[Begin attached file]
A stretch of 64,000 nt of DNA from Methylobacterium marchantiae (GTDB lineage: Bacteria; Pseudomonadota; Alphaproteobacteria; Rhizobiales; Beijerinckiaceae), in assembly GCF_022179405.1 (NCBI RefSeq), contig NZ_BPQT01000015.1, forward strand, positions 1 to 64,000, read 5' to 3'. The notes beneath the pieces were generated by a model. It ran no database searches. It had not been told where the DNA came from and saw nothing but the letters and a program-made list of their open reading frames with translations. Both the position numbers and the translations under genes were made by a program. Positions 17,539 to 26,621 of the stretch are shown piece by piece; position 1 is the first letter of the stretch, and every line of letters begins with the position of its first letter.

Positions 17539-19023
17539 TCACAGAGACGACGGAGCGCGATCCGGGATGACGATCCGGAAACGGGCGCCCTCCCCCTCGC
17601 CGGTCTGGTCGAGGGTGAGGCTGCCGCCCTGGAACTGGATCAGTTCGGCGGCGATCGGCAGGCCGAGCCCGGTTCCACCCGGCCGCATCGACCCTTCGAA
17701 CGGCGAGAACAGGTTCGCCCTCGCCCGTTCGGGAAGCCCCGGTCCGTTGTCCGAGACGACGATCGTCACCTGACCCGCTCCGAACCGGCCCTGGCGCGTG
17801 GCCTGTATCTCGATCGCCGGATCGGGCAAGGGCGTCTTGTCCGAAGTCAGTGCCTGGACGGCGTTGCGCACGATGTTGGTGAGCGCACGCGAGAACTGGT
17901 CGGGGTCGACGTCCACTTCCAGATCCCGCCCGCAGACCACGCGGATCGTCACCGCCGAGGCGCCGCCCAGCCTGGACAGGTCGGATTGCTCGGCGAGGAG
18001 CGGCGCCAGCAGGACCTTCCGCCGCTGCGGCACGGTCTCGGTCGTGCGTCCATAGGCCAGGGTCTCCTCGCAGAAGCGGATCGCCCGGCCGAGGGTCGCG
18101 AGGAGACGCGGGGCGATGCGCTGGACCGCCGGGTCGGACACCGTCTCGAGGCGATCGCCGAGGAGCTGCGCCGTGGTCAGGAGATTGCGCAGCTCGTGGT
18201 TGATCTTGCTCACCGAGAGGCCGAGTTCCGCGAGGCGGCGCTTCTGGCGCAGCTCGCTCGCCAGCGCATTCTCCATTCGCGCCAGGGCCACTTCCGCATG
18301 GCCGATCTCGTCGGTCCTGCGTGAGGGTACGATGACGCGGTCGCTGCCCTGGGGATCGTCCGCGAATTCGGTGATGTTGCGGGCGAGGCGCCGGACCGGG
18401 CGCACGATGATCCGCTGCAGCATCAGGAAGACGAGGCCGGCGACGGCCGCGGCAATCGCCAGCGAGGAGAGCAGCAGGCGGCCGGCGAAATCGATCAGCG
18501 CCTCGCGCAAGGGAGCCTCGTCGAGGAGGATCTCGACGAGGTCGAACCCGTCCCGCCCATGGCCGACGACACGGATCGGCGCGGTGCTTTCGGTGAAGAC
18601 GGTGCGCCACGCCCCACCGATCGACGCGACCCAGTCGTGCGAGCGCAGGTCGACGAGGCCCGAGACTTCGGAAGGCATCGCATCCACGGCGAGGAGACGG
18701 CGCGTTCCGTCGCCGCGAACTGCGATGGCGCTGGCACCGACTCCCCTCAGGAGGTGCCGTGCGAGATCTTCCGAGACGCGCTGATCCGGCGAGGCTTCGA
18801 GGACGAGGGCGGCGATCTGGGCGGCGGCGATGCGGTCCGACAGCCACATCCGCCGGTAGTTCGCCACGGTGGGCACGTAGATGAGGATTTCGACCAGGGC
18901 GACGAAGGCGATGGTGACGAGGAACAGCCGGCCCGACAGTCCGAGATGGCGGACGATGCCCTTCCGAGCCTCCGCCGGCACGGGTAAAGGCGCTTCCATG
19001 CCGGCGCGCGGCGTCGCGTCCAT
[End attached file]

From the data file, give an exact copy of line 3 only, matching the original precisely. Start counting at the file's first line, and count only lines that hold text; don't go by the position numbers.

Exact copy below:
17539 TCACAGAGACGACGGAGCGCGATCCGGGATGACGATCCGGAAACGGGCGCCCTCCCCCTCGC